In as early as the coming days, the first legal marijuana dispensary will open for business in Ohio. Fifty-six sites have received approval for sale and several others are only waiting to receive the product before beginning distribution. However, many Ohioans are concerned that, even with legal certification, they won’t be able to obtain marijuana anytime soon.
An estimated 3.5 million Ohioans have medical conditions that would permit the use of the controversial drug. In addition, more than 350 doctors are now qualified to approve marijuana prescriptions across the state. There a plethora of conditions that qualify for marijuana use ranging from chronic pain and PTSD to AIDS and most forms of cancer. In spite of this, only a fraction will be able to obtain marijuana following the first sales.
In a recent interview Ohio Department of Commerce Senior Policy Advisor Mark Hamlin revealed that, though there will be product available soon, “we know the initial product will be very small.” In addition, he conceded that supply will absolutely not reach initial demand.
The 56 dispensaries that have been approved are not equally distributed throughout the state. Some Ohioans will have to drive as much as three and a half hours just to reach a dispensary.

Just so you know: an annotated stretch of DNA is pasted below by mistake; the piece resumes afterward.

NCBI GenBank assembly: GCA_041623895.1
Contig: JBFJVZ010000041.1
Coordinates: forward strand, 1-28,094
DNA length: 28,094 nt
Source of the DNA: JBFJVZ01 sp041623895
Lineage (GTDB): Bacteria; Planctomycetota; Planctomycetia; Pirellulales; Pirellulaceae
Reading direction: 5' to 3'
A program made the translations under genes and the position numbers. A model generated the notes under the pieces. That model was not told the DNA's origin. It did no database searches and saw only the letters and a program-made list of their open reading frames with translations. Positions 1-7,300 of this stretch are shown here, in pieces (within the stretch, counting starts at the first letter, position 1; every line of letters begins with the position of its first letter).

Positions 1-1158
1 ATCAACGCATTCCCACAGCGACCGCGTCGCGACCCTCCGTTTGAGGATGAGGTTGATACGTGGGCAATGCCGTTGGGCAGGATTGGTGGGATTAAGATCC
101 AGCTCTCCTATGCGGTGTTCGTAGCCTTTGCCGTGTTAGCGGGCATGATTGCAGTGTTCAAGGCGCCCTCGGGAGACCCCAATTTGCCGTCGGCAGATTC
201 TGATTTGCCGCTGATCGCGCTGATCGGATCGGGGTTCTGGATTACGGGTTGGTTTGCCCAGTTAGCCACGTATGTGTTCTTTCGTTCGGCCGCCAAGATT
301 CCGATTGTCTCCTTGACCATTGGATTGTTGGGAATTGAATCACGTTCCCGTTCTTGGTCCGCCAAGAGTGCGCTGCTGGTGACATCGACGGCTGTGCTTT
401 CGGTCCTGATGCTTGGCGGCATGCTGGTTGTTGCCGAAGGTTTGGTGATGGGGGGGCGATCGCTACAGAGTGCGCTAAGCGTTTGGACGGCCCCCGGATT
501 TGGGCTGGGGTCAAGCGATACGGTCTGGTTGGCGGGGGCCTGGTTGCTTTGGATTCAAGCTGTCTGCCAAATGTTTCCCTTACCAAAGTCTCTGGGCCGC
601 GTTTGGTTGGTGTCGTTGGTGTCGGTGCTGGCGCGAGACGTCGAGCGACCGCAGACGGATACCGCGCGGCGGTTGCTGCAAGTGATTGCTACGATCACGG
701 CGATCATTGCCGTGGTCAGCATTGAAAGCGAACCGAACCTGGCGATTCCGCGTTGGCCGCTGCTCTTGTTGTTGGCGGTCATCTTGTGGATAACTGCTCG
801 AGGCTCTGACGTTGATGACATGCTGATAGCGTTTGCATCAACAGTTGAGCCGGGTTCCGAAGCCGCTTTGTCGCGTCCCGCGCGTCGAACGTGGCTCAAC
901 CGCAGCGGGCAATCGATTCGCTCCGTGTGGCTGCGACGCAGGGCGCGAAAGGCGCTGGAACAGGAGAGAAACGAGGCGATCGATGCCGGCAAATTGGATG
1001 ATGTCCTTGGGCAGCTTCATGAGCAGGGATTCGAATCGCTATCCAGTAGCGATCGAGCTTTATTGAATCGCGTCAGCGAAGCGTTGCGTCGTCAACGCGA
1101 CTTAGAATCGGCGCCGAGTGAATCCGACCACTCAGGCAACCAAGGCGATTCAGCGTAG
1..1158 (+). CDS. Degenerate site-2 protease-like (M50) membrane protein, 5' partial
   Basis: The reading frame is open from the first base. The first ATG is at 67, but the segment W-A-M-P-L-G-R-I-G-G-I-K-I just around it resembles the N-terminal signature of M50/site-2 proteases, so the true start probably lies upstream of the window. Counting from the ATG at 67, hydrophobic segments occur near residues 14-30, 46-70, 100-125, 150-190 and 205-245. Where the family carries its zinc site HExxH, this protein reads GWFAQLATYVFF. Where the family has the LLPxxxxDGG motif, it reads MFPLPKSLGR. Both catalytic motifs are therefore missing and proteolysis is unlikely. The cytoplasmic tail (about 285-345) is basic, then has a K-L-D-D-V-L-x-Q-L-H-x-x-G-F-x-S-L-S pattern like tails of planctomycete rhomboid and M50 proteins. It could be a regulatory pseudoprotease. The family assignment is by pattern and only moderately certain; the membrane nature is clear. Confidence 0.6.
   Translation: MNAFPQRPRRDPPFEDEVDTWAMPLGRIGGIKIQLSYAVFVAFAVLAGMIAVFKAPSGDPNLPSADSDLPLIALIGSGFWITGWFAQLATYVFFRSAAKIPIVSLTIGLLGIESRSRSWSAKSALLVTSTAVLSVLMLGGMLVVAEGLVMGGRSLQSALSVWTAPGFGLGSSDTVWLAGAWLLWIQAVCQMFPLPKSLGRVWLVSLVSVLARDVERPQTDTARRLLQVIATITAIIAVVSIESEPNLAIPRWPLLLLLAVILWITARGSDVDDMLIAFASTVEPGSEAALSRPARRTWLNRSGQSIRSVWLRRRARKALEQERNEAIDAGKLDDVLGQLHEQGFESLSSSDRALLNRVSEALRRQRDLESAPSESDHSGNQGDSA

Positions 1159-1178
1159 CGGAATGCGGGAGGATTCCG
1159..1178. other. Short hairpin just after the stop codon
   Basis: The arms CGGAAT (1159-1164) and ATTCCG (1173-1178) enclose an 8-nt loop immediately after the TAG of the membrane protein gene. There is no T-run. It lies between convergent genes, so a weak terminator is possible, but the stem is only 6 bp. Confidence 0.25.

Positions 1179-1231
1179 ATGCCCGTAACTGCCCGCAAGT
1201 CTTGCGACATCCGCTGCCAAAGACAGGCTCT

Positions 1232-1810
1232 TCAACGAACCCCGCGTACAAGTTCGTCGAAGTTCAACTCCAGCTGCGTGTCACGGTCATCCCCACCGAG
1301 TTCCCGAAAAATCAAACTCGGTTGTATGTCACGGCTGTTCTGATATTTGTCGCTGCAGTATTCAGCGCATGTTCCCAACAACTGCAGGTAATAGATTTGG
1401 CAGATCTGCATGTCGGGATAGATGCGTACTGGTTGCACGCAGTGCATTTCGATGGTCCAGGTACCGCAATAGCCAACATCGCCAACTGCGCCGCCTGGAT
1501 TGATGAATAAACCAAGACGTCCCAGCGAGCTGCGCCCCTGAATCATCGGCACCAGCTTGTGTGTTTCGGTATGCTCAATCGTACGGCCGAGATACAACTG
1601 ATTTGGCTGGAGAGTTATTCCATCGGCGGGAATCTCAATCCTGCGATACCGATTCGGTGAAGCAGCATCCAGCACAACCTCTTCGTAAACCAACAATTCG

In addition to scarcity, there are a number of additional issues that will complicate matters for many Ohioans. Most pressing among the issues is that the average Ohioan will have to pay over $600 dollars before even purchasing the drug.
There is a concern by many that, in order to cover these initial costs, taxpayers will be forced to foot the bill for marijuana prescriptions, but this has not yet come to pass.
While there will be a diverse array of means by which qualified patients may use marijuana, smoking marijuana in Ohio will still be illegal. The most common methods of consumption will be oils, edibles, patches, and other conveyance means. Any method of imbibement that specifically appeals to children is still outlawed throughout the state.
It remains to be seen if this will lead to statewide legalization. While many advocacy groups are attempting to push Ohio and other states in that direction, no state that has approved medicinal marijuana has yet made substantive steps to override federal jurisdiction on the matter.
DEA classification still considers Marijuana a Schedule 1 drug with no accepted medical use.
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